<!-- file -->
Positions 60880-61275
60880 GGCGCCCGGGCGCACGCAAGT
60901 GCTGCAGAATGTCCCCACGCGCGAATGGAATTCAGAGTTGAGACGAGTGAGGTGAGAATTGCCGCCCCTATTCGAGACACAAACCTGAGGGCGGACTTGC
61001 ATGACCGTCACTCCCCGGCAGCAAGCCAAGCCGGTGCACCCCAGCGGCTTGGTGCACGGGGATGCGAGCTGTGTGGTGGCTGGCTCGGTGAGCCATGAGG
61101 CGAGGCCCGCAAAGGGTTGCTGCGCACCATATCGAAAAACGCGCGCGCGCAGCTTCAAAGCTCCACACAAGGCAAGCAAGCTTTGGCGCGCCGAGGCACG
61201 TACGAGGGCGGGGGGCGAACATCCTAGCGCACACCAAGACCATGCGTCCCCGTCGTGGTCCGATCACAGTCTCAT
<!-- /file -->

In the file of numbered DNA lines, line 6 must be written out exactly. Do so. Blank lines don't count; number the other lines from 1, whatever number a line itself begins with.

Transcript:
61201 TACGAGGGCGGGGGGCGAACATCCTAGCGCACACCAAGACCATGCGTCCCCGTCGTGGTCCGATCACAGTCTCAT